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Theurgy is a record that works within the rich heritage of early 70’s ambient-komische synth tweakers. Melodien’s tracks tend to be warm and comforting in their melodies, whilst also sliding along with machine-cool efficiency. This yellow vinyl edition is limited to 500 copies only, out on Deep Distance.

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  • DD41
  • DD41 / Limited yellow vinyl LP on Deep Distance. Edition of 500 copies

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Theurgy by Melodien 1 review. Add your own review. 8/10
9 people love this record. Be the 10th!

8/10 Staff review, 12 November 2015

I can’t wait for the Deep Distance Christmas party. Kosmische Santa is gonna be there Ho Ho Hoing into the void over a finely tweaked bass groove; the lights are gonna be turned off, save the dim purple ones flashing about on the tree, and also: the party’s never going to end. It’s just eventually going to fade into the abyss, which admittedly will leave everyone kind of uncomfortable, and unsure as to where they parked. In space, man. You parked in space.

Navigating us with uncertainty towards the psychedelic Christmas season (AKA primetime) are Melodien, whose firm understanding of old, synthed Krautrock territory is both welcome and totally unsurprising. If you’ve listened to even a serving of Deep Distance’s releases this year, you’ll know what you’re getting: interlocking grooves, washed out synth filibusters and cyborg melodies. The crucial differences for DD releases tend to be what emotive forces are at bay, or what personality traits seep in from the individuals: Melodien are obviously dramatists at heart, and before the cadences strike a finite blow on these hypno-jams, it often sounds like they’re getting stoked on a crescendo. When tiny, inconsequential drumbeats are used, they’re coupled with the most expansive music possible, such as the lurching “Der Duftende Garten Des Schiek Nefzaui”, which swims with the complacency of ‘Future Days’ Can but blasts sirens and effects on a plane of higher stakes.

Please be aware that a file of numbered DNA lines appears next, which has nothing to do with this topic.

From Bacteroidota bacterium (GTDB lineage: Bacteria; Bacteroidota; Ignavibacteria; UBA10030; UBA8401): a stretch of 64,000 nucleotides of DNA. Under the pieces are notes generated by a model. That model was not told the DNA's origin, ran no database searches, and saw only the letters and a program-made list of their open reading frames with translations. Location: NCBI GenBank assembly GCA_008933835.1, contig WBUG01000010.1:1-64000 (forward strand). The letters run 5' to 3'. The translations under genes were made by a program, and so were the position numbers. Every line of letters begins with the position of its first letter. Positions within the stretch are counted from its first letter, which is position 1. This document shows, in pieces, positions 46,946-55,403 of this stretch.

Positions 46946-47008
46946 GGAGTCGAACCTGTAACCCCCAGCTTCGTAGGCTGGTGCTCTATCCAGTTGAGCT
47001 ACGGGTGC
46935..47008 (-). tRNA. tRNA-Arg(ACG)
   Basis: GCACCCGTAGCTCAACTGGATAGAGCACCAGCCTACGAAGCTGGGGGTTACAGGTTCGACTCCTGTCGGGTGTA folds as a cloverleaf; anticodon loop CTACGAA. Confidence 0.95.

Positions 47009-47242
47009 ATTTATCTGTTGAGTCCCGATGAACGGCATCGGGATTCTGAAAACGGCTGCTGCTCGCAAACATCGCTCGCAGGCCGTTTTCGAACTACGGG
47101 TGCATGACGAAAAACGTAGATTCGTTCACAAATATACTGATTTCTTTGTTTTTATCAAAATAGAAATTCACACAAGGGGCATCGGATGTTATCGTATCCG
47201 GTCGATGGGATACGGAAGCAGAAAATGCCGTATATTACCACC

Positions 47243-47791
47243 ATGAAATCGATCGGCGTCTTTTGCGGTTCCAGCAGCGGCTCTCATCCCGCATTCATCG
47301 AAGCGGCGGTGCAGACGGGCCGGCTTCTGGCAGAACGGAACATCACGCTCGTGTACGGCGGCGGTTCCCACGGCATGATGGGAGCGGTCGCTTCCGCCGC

Records like ‘Theurgy’ tend to sound rigid and rhythmic, but Melodien’s music is marked by its widely-scoped production and busy arranging. Tracks like “Obciach” use repetition as a crux on which to build tension -- ambience swirls, new beats arrive and effects trickle down. The results less like a machine-built meditation and more like an ecosystem of sound. Dare I accuse a kosmische act of being full of beans? I dare.


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